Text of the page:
The Bank of Ghana (BoG) has taken measures to prevent further depreciation of the cedi against the major international currencies.
As part of the measures, the bank has reintroduced the Bank of Ghana treasury bills in tenors of 30 days, 60 days and 270 days with the intent to support the monetary operations of the bank and also provide additional avenues for cedi investments.
Furthermore, the BoG has introduced a revision in the application of the statutory reserve requirement of banks where banks will no longer hold their reserves in different currencies.
According to a press statement issued by the BoG, the banks would now be required to maintain the mandatory nine per cent reserve requirement on domestic and foreign deposit liabilities in Ghana cedis only.
The BoG has also made provision for the banks to provide 100 per cent cedi cover for their accounts with corresponding banks with the Bank of Ghana.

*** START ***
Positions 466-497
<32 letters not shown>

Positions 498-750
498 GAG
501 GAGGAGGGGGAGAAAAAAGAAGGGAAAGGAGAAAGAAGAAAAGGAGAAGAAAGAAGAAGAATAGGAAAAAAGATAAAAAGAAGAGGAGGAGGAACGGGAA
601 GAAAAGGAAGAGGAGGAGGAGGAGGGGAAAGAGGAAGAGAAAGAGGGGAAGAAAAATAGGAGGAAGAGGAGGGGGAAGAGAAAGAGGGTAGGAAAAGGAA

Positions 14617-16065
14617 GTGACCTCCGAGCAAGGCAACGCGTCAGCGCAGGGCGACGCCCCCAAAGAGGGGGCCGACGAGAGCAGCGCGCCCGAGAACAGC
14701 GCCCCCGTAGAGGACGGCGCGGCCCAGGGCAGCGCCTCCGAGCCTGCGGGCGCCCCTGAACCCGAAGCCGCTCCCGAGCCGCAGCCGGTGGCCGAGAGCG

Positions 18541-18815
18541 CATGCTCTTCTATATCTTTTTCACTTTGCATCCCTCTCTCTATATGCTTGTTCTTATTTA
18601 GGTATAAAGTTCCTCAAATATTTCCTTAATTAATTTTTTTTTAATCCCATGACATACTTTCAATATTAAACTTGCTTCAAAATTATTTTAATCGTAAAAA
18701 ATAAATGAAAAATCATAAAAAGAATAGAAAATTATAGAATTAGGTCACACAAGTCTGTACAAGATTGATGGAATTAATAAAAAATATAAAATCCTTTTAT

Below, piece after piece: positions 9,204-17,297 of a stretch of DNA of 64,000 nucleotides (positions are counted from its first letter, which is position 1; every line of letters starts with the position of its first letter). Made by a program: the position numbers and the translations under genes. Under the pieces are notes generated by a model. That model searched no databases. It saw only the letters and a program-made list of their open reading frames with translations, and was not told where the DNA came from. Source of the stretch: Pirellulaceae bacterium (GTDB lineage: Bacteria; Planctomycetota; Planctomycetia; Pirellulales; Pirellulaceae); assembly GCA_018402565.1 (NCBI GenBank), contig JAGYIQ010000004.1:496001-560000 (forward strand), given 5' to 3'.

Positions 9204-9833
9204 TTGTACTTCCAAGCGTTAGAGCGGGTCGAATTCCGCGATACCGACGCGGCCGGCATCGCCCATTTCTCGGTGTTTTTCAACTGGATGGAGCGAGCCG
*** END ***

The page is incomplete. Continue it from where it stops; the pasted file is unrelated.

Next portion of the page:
The measures take effect from Tuesday, May 1, 2012.
Presently, the value of the Ghana cedi against the US dollar stands at GH¢1.75 at the interbank exchange rate.
The Ghana cedi was introduced on July 1, 2007 at a rate equal to 10,000 old cedis. From the beginning of 1996 to the end of 2009, the cedi depreciated by over 90 per cent against the US dollar.
Meanwhile, Finance Minister, Dr. Kwabena Duffuor, has described the current fall of the cedi to the dollar as a departure from its normal performance.
Commenting on the free fall of the cedi in Accra Monday, Dr Duffuor said the government was doing all it could to surmount the situation in the next few days.
The minister said the government would not over-spend during this year’s election period, as was being speculated.
According to him, the current depreciation of the cedi to the dollar was an artificial problem which could be solved.
He said the country had, over the years, done well in controlling the fall of the cedi, noting that the government had laid a strong foundation for the economy and expected that the current problem would be controlled.